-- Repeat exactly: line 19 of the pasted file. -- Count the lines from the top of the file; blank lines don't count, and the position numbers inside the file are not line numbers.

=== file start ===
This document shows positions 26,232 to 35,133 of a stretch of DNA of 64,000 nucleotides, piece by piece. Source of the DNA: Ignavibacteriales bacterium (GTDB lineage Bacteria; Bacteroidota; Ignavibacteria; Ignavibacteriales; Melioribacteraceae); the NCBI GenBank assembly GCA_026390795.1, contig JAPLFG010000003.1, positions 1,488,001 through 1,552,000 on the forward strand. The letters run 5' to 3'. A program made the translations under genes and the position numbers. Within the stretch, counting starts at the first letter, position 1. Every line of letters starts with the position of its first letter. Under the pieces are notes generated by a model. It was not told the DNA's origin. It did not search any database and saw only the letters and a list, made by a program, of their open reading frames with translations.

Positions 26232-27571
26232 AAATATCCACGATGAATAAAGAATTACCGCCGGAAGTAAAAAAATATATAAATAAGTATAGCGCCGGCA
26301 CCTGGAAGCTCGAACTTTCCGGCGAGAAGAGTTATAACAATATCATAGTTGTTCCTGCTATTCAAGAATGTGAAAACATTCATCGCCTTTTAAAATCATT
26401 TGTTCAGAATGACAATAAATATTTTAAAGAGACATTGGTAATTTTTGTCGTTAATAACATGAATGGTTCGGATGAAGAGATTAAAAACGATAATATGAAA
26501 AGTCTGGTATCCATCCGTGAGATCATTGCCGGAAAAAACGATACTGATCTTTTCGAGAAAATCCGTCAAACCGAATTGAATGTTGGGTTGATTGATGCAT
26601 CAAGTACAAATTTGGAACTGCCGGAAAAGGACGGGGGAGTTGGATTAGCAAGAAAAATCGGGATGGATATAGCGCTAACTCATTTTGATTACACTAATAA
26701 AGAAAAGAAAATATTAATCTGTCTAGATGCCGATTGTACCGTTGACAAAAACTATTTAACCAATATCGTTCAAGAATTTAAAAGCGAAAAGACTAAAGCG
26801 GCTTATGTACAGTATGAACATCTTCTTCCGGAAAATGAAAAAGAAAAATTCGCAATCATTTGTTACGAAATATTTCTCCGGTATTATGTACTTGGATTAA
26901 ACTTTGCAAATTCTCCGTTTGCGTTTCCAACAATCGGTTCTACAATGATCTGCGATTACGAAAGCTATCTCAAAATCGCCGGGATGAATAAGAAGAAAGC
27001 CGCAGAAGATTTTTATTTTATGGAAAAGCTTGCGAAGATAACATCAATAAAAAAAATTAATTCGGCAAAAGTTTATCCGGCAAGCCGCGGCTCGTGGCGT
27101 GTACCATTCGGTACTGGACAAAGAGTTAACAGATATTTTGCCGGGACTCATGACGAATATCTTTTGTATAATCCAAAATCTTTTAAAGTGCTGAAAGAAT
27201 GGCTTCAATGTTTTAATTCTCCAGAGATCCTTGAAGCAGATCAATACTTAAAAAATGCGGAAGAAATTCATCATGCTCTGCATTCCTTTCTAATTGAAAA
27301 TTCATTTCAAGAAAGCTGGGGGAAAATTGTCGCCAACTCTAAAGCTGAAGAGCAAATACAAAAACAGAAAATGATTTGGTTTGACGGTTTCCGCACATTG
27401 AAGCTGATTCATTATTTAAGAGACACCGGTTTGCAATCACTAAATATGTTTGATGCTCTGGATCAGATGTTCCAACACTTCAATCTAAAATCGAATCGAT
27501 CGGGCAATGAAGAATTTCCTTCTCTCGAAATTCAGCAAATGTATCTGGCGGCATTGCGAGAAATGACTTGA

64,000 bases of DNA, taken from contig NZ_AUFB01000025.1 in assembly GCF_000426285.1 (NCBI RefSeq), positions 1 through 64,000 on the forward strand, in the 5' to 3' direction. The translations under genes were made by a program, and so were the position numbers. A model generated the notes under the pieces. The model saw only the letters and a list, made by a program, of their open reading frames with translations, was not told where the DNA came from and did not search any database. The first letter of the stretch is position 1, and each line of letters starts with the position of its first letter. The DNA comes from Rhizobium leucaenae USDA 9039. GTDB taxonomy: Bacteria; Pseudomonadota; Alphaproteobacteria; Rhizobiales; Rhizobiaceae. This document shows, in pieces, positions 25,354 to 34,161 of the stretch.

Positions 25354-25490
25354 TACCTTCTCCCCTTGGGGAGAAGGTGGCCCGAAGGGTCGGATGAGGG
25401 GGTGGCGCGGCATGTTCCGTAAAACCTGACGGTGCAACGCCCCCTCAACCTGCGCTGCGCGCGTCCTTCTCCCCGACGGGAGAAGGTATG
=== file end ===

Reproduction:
25354 TACCTTCTCCCCTTGGGGAGAAGGTGGCCCGAAGGGTCGGATGAGGG